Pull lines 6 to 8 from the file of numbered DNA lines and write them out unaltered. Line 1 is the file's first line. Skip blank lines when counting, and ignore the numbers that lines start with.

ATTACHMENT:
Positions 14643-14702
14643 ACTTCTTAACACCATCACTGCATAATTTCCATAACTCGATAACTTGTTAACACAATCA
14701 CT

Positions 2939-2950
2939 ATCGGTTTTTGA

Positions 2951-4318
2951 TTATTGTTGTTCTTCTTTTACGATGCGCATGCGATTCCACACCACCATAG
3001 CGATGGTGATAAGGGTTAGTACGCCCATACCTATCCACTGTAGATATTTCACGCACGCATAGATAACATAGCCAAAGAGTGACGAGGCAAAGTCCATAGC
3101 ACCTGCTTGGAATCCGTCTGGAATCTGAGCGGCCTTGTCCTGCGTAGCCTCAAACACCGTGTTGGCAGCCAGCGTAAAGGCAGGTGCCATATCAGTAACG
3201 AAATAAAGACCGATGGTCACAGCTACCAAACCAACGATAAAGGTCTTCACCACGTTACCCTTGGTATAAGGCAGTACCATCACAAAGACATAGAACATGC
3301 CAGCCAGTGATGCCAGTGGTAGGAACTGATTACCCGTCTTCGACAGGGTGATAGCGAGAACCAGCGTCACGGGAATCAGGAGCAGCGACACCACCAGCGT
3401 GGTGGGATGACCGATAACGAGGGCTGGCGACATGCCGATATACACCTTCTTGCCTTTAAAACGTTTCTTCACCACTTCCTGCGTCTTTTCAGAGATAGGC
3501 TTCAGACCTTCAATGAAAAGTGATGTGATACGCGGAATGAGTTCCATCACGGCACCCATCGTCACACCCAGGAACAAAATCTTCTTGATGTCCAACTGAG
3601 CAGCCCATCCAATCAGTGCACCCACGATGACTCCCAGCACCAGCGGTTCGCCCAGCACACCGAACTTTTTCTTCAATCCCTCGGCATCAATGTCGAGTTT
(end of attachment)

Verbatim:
Positions 2951-4318
2951 TTATTGTTGTTCTTCTTTTACGATGCGCATGCGATTCCACACCACCATAG
3001 CGATGGTGATAAGGGTTAGTACGCCCATACCTATCCACTGTAGATATTTCACGCACGCATAGATAACATAGCCAAAGAGTGACGAGGCAAAGTCCATAGC